Tim Urban at Wait But Why did some pretty substantial summing up in two posts – The AI Revolution: The Road to Superintelligence and The AI Revolution: Our Immortality or Extinction. This two-part series is a long read but worth it if you want to get some background and do some thinking on this topic.

Which might get you scared or excited at what could happen within your lifetime. I mean, immortality or extinction?! That’s kind of a big deal.

But then for some humanizing balance, I recommend Superintelligence: The Idea That Eats Smart People. Its author, Maciej Cegłowski, points out that those espousing AI’s potential to immortalize or annihilate our species are making some pretty bold assumptions about what intelligence ultimately is, and that some of this smells a bit megalomaniacal.

A story about computers taking over the universe (and then either saving or destroying humanity as we know it) captures our imagination more than a story about technocrats gradually sucking the soul out of human society by pushing for increased levels of surveillance and invasive technologies in their quest to prepare for the anticipated AI revolution.

Ceglowski’s article includes a quote I fell in love with: “If everybody contemplates the infinite instead of fixing the drains, many of us will die of cholera.” A search for the author of the quote, John Rich, turns up that he’s a country music singer/songwriter.

Superintelligence, I would like to believe, if and when it does arise, will not be supercerebral. It won’t just encompass the intelligence of computer geeks, but also musicians and plumbers and the infinite depth and breadth of being – of which we humans have only a limited understanding and a small share.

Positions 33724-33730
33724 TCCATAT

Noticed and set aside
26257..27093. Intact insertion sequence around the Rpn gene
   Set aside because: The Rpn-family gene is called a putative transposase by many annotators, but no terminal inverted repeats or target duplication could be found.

Which spins everything back around for me. Religious and spiritual traditions tell us that a superintelligence like that has already arisen – in what we call God or whatever other name has been given to the supreme being – and that this God brought all we know into being.

So ultimate being, superintelligence – do we project this back to before life began, or forward in time? Do we give rise to it, or did it give rise to us?

Or is this all my less-than-superintelligence asking all the wrong questions, thinking in a linear timeframe, boxed in by the laws of whatever computer simulation or created universe this is?

Thinking is fun!

 

 

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I wasn’t only thinking about Aleppo when I wrote this song. Christmas doggedly returns at the darkest time of the year, and sometimes it feels nearly impossible – or insincere, or inconsiderate – to celebrate when so many people are suffering.

But I think that tears of compassion and even deep personal suffering can coexist with tidings of comfort and joy. And the longer I live, the more that is what Christmas – and life in general – is about for me.